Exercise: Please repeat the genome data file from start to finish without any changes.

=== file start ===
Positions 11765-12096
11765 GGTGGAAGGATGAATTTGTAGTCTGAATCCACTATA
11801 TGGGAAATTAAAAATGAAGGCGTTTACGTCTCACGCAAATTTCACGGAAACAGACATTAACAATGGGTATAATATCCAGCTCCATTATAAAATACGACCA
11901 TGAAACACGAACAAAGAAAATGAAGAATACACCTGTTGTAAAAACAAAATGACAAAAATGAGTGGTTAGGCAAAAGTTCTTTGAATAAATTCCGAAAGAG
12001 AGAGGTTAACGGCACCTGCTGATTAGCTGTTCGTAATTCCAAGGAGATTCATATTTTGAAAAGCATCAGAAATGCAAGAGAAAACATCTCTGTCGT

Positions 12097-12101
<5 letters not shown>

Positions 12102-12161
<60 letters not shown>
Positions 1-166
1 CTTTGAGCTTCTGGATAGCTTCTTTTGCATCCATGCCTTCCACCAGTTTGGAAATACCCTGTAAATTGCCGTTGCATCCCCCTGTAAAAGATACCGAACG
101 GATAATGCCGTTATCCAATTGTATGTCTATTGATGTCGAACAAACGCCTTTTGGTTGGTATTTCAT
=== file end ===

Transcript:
Positions 11765-12096
11765 GGTGGAAGGATGAATTTGTAGTCTGAATCCACTATA
11801 TGGGAAATTAAAAATGAAGGCGTTTACGTCTCACGCAAATTTCACGGAAACAGACATTAACAATGGGTATAATATCCAGCTCCATTATAAAATACGACCA
11901 TGAAACACGAACAAAGAAAATGAAGAATACACCTGTTGTAAAAACAAAATGACAAAAATGAGTGGTTAGGCAAAAGTTCTTTGAATAAATTCCGAAAGAG
12001 AGAGGTTAACGGCACCTGCTGATTAGCTGTTCGTAATTCCAAGGAGATTCATATTTTGAAAAGCATCAGAAATGCAAGAGAAAACATCTCTGTCGT

Positions 12097-12101
<5 letters not shown>

Positions 12102-12161
<60 letters not shown>
Positions 1-166
1 CTTTGAGCTTCTGGATAGCTTCTTTTGCATCCATGCCTTCCACCAGTTTGGAAATACCCTGTAAATTGCCGTTGCATCCCCCTGTAAAAGATACCGAACG
101 GATAATGCCGTTATCCAATTGTATGTCTATTGATGTCGAACAAACGCCTTTTGGTTGGTATTTCAT